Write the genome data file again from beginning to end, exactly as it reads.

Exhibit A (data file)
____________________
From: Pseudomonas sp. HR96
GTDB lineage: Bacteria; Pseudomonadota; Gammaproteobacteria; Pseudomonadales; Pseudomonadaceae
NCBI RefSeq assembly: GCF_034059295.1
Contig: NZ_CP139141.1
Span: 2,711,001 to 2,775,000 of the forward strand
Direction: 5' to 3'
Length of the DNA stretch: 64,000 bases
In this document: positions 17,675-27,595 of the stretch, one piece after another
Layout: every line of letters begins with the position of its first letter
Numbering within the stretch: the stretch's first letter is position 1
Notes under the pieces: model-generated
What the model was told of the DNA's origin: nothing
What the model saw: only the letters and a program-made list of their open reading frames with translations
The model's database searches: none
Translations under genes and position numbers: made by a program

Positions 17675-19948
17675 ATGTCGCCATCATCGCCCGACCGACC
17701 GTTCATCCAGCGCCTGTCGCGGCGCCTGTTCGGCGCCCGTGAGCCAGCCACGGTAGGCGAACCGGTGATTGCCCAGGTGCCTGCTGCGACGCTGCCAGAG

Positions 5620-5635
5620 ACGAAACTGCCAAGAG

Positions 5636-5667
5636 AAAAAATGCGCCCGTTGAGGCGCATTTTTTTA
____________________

From: Pseudomonas sp. HR96
GTDB lineage: Bacteria; Pseudomonadota; Gammaproteobacteria; Pseudomonadales; Pseudomonadaceae
NCBI RefSeq assembly: GCF_034059295.1
Contig: NZ_CP139141.1
Span: 2,711,001 to 2,775,000 of the forward strand
Direction: 5' to 3'
Length of the DNA stretch: 64,000 bases
In this document: positions 17,675-27,595 of the stretch, one piece after another
Layout: every line of letters begins with the position of its first letter
Numbering within the stretch: the stretch's first letter is position 1
Notes under the pieces: model-generated
What the model was told of the DNA's origin: nothing
What the model saw: only the letters and a program-made list of their open reading frames with translations
The model's database searches: none
Translations under genes and position numbers: made by a program

Positions 17675-19948
17675 ATGTCGCCATCATCGCCCGACCGACC
17701 GTTCATCCAGCGCCTGTCGCGGCGCCTGTTCGGCGCCCGTGAGCCAGCCACGGTAGGCGAACCGGTGATTGCCCAGGTGCCTGCTGCGACGCTGCCAGAG

Positions 5620-5635
5620 ACGAAACTGCCAAGAG

Positions 5636-5667
5636 AAAAAATGCGCCCGTTGAGGCGCATTTTTTTA